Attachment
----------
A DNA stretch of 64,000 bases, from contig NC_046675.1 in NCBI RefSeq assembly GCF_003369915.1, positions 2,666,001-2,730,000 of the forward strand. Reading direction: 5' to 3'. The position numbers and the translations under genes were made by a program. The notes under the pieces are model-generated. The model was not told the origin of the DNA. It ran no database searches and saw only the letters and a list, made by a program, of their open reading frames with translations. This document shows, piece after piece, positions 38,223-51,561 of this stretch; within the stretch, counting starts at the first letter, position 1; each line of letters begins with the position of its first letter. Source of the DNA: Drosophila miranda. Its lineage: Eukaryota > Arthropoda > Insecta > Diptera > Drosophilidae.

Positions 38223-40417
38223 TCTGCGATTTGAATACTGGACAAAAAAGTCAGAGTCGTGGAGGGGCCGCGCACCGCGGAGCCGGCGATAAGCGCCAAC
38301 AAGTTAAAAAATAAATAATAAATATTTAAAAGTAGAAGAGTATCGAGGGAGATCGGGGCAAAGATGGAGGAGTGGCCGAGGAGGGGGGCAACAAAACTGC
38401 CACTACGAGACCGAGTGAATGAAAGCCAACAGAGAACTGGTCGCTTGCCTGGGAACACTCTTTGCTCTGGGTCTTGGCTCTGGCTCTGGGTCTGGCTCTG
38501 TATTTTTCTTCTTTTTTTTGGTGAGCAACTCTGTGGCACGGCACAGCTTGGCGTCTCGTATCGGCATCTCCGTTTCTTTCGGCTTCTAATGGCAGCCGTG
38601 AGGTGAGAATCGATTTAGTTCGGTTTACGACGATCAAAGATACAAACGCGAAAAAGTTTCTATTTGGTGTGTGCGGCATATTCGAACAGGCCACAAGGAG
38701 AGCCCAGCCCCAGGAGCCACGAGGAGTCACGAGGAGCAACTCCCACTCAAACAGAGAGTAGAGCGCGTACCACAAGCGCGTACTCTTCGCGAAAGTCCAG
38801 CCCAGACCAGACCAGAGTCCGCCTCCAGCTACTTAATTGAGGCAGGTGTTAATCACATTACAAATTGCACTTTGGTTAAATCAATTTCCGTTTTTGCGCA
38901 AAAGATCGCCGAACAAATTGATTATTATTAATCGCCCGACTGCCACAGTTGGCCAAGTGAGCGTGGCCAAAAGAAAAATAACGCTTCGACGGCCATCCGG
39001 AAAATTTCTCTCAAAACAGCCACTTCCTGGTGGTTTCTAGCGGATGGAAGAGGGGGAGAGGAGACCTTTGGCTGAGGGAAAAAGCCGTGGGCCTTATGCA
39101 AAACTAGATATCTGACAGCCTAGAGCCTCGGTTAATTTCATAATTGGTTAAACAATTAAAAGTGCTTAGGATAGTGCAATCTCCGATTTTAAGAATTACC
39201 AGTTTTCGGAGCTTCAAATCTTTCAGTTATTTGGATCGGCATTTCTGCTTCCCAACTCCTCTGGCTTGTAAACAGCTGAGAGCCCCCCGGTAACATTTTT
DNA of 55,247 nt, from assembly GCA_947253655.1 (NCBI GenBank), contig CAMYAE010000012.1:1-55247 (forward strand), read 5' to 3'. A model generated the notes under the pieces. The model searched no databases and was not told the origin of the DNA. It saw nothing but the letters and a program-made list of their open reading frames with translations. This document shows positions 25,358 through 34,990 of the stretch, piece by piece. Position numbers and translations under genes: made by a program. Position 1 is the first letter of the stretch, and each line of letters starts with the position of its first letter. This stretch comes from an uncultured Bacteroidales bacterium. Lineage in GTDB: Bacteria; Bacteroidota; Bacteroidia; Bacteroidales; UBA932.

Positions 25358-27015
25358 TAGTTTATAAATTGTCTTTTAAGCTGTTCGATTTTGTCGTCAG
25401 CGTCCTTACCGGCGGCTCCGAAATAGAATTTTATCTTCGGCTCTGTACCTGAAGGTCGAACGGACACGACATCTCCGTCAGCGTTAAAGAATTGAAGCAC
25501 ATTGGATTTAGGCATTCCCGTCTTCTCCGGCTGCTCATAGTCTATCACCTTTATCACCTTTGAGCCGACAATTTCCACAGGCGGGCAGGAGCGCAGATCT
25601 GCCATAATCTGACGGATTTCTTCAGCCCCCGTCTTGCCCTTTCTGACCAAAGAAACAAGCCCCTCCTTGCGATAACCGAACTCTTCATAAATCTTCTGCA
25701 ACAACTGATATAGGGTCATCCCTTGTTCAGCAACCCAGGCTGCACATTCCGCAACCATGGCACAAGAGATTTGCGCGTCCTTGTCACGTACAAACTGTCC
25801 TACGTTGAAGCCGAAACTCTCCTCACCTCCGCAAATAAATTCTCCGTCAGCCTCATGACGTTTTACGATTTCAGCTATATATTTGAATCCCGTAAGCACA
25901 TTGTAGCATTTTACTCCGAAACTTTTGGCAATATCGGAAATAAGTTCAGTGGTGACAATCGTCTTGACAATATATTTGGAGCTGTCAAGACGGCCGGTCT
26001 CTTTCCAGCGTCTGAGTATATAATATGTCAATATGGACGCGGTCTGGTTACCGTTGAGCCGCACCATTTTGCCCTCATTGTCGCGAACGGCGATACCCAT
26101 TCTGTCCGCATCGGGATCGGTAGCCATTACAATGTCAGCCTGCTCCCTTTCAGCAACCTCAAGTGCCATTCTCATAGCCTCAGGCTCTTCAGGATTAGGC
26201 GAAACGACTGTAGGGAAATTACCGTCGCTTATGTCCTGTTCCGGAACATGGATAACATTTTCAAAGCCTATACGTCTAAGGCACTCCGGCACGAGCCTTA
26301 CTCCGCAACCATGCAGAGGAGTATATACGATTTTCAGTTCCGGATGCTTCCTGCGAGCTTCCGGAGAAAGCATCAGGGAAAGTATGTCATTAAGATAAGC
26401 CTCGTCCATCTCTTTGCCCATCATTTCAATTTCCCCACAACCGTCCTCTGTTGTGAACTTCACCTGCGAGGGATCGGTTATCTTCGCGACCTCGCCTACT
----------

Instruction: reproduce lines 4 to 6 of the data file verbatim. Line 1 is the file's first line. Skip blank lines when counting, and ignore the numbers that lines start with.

38301 AAGTTAAAAAATAAATAATAAATATTTAAAAGTAGAAGAGTATCGAGGGAGATCGGGGCAAAGATGGAGGAGTGGCCGAGGAGGGGGGCAACAAAACTGC
38401 CACTACGAGACCGAGTGAATGAAAGCCAACAGAGAACTGGTCGCTTGCCTGGGAACACTCTTTGCTCTGGGTCTTGGCTCTGGCTCTGGGTCTGGCTCTG
38501 TATTTTTCTTCTTTTTTTTGGTGAGCAACTCTGTGGCACGGCACAGCTTGGCGTCTCGTATCGGCATCTCCGTTTCTTTCGGCTTCTAATGGCAGCCGTG